At San Francisco State University[edit]

While at SFSU, Pantić improved the engineering programs in quality, size and visibility, and, as a result—for the first time in SFSU history – the programs were ranked among the top 50 undergraduate programs by U.S. News & World Report.

She established a Partnership for Engineering Education that resulted in a 30 percent enrollment increase and played a crucial role in shaping and bringing to life a partnership with a neighboring community college to offer upper-division engineering courses there.

This project serves as a blueprint for cooperation between the 23-campus California State University (CSU) system, of which San Francisco State is a member, and California's community colleges. Through a partnership with the local chapter of the Institute of Electrical and Electronics Engineers (IEEE) and a major grant from the National Science Foundation, she established a Center for Applied Electromagnetics that supports undergraduate and graduate research.

Pantić was active in state-level fundraising for engineering programs. She worked with fellow CSU Engineering deans on the successful $10-million California Workforce Initiative to support strategic disciplines such as agriculture, biotechnology, computer science, engineering, and nursing. She also served on the Executive Committee of the Texas Engineering and Technology Consortium, a private-public partnership that raised $8 million to increase the number of engineering and computer science graduates in the state of Texas.

President of Wentworth Institute[edit]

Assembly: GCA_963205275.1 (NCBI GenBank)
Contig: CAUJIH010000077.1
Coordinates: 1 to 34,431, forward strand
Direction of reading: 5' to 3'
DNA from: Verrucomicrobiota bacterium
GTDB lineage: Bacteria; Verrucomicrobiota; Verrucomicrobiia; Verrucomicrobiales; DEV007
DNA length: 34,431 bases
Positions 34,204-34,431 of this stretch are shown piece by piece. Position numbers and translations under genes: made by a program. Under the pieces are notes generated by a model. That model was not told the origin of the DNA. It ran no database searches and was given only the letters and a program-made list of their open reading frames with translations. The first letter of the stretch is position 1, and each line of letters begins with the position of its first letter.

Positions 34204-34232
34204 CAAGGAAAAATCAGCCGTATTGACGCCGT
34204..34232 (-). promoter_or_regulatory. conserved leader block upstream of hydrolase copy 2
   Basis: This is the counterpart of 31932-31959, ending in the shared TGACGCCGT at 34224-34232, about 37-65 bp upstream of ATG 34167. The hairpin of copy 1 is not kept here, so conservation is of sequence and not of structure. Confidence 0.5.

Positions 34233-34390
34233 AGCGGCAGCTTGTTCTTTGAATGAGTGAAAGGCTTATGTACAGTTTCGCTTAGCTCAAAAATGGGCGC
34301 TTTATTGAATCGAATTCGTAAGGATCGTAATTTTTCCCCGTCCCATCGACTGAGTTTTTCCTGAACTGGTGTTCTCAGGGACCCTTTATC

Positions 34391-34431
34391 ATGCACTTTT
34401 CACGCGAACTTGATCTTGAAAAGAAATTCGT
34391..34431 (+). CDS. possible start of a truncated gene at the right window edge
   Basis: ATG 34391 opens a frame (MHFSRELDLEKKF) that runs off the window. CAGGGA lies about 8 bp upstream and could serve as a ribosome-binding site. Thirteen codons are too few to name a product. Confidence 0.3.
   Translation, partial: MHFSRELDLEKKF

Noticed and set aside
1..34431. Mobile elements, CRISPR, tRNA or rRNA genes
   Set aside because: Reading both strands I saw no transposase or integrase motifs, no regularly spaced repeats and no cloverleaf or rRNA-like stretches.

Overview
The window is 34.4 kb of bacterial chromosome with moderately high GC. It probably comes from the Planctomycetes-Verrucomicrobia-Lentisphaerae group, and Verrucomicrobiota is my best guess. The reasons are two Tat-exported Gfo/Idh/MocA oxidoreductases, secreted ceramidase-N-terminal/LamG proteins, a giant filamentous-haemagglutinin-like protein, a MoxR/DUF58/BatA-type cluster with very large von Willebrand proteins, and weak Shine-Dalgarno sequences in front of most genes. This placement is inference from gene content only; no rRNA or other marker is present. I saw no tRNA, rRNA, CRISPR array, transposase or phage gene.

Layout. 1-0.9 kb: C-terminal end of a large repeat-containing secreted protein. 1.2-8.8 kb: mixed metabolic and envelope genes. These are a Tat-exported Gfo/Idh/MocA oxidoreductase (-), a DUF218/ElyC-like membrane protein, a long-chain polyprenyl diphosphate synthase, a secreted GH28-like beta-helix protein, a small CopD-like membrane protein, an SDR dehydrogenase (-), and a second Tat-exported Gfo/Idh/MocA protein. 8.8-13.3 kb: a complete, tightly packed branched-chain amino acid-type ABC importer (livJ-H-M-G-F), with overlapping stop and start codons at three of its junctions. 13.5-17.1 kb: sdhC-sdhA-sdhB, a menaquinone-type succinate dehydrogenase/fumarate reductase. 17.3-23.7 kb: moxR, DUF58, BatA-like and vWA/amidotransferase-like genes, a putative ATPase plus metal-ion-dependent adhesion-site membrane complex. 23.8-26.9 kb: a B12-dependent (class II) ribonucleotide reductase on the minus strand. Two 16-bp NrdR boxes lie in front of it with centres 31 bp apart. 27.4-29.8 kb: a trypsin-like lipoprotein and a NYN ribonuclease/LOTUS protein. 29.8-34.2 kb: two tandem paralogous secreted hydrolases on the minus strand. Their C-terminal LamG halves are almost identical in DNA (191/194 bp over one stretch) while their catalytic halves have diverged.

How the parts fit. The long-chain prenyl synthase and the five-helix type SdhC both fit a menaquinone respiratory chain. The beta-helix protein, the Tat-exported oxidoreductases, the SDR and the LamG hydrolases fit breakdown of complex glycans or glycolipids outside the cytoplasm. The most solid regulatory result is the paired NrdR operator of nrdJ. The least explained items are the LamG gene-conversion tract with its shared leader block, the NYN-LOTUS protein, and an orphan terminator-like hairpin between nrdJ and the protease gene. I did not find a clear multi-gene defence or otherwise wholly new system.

Pantić's appointment as Wentworth Institute of Technology’s fourth president was announced on June 8, 2005.[2] She took office August 1, 2005 and is the first female engineer to head an institute of technology in the United States.[9] She was formally installed as president of Wentworth on April 5, 2006 at her inauguration ceremony.[10]


  1. ^ http://www.wit.edu/president/about/index.html
  2. ^ a b c Russell, Jenna (8 June 2005). "Wentworth gets 1st woman chief - The Boston Globe". boston.com. The Boston Globe. Retrieved 14 July 2016. 
  3. ^ "Bulletin--Faculty P & Q". SF State Bulletin. 31 July 1995. Retrieved 14 July 2016. ZORICA PANTIC-TANNER (1989), Associate Professor of Engineering; B.S. (1975), M.S. (1978), Ph.D. (1982), University of Nis, Yugoslavia. 
  4. ^ "Archived copy". Archived from the original on November 26, 2005. Retrieved August 20, 2006. 
  5. ^ D.M. Velickovic and Z.Z. Pantic, "A new numerical method for calculating the equivalent radius of uniform antennas," Proc. of VI Colloquium on Microwave Communication, vol. III, pp. 4/25.1-25.4, Budapest, 1978.
  6. ^ Z. Pantic-Tanner, R. Mittra, "Full-wave analysis of isolated and coupled microwave transmission lines using the finite-element method," Archiv für Elektronik und Übertragungstechnik, vol 42, No. 6, pp. 370-374, 1988.
  7. ^ Z. Pantic-Tanner, "The Finite Element Method Primer," Invited Workshop, 1998 IEEE EMC Symp. Workshops Tutorials & Experiments Notes, Denver, CO, 1998.
  8. ^ R. Dahlgren, Z. Pantic-Tanner, "Electromagnetic Emission from "Dielectric" Optical Fiber Cables," ECTC Conf. Proc., San Diego, CA, May, 2002.
  9. ^ "Archived copy". Archived from the original on November 11, 2014. Retrieved November 11, 2014. 
  10. ^ "Archived copy". Archived from the original on May 3, 2006. Retrieved April 7, 2006.  (webcast)

External links[edit]